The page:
What can you afford
Down payments and PMI
Finding your team
Finding the right home
Working with your lender
Making your offer
Inspecting and appraising
Closing your loan
8 helpful steps written by Fannie Mae
Understanding What You Can Afford
One of the first steps in the home buying process is to fully understand your finances. It’s not as fun as looking at homes, but it’s important and necessary to help you determine how much you can afford.
Buying a home requires that you get a firm handle on your finances, gathering your supporting documentation and answering a handful of questions, including:
- What is your gross income?
- What do you spend each month?
- Do you have credit card debt?
- How much do you have in savings?
To get a rough estimate of what you can afford, most lenders suggest you spend no more than 28% of your monthly income — before taxes are taken out — on your mortgage payment, including principal, interest, taxes and insurance.
Aside from having a firm grip on your income and expenses, it’s equally important to understand the role your credit, mortgage rates and home-related costs play in determining what you can afford.
Lenders look closely at your credit score when deciding whether you qualify for a mortgage loan. Because of the huge role of credit in the home buying process, make sure you understand how your credit score is compiled,how to get a copy of your credit report and how to build strong credit.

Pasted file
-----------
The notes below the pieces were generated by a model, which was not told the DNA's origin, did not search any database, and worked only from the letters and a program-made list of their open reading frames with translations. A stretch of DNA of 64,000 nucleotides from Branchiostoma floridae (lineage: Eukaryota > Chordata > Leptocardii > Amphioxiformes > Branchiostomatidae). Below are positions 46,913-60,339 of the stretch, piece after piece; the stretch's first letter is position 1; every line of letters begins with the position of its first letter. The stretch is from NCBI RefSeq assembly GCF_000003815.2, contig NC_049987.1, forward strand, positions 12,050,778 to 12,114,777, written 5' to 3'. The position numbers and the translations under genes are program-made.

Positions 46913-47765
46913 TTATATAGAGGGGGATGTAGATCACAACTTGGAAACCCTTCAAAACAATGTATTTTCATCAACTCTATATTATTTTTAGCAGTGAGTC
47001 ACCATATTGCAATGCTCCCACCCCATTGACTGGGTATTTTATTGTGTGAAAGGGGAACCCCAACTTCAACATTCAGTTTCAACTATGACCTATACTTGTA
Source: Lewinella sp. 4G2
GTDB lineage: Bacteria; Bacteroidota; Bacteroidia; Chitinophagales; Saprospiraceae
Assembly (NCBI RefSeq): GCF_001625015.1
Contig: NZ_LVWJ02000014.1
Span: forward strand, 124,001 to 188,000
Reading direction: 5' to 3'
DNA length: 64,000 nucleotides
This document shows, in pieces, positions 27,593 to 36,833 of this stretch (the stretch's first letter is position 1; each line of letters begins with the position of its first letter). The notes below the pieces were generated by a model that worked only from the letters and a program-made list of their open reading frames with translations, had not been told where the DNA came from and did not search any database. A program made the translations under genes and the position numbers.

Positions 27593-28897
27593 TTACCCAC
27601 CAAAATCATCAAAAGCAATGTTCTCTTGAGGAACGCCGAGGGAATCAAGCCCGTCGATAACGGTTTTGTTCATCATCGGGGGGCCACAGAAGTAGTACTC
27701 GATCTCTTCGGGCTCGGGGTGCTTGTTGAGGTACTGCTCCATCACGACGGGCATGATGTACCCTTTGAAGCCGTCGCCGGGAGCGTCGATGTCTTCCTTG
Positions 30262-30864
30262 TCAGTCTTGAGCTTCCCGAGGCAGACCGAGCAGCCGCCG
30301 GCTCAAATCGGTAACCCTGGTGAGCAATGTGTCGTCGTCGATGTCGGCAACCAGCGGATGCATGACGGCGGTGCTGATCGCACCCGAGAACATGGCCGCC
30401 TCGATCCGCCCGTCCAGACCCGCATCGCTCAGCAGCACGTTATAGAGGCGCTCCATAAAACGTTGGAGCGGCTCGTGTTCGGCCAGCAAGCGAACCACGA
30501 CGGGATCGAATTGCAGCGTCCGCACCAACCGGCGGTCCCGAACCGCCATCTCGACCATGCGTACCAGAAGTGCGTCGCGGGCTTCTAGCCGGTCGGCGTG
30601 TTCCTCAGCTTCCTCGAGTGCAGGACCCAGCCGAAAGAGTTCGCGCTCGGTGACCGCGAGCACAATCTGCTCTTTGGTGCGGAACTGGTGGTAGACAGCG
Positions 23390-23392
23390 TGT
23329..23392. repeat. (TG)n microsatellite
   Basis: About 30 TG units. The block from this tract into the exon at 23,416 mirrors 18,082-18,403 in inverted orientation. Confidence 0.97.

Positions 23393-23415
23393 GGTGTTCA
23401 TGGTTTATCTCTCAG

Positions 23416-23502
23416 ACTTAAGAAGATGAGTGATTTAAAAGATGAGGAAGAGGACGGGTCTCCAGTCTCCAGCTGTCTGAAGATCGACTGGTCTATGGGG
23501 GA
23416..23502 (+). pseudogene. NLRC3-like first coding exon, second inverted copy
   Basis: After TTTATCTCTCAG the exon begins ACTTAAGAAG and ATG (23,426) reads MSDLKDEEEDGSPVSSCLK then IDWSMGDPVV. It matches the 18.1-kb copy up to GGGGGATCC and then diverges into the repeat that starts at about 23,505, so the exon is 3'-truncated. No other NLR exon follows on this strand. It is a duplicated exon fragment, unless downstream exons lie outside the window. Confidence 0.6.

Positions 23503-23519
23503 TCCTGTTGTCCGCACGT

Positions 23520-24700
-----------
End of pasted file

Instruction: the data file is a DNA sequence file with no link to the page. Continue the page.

Mortgage rates are a key factor in determining how much home you can afford, and it’s important to watch them carefully if you’re in the market to buy a home. The lower the rate, the better because even a small increase in rates can make a home that was once affordable, unaffordable.
You’ll have to make a down payment of at least 3% — and generally between 5% and 20% — of your home’s purchase price to qualify for a mortgage. Also, when you get a mortgage, you’ll need to pay closing costs that include an appraisal fee, credit report fee, tax services fee and more. These costs will generally run between 2% and 5% of your purchase price.
You’ll want to work closely with your lender to determine what you can comfortably afford. It’s their job to cover all bases and make sure your final number is within your means and aligns with your financial goals.
Source: Fannie Mae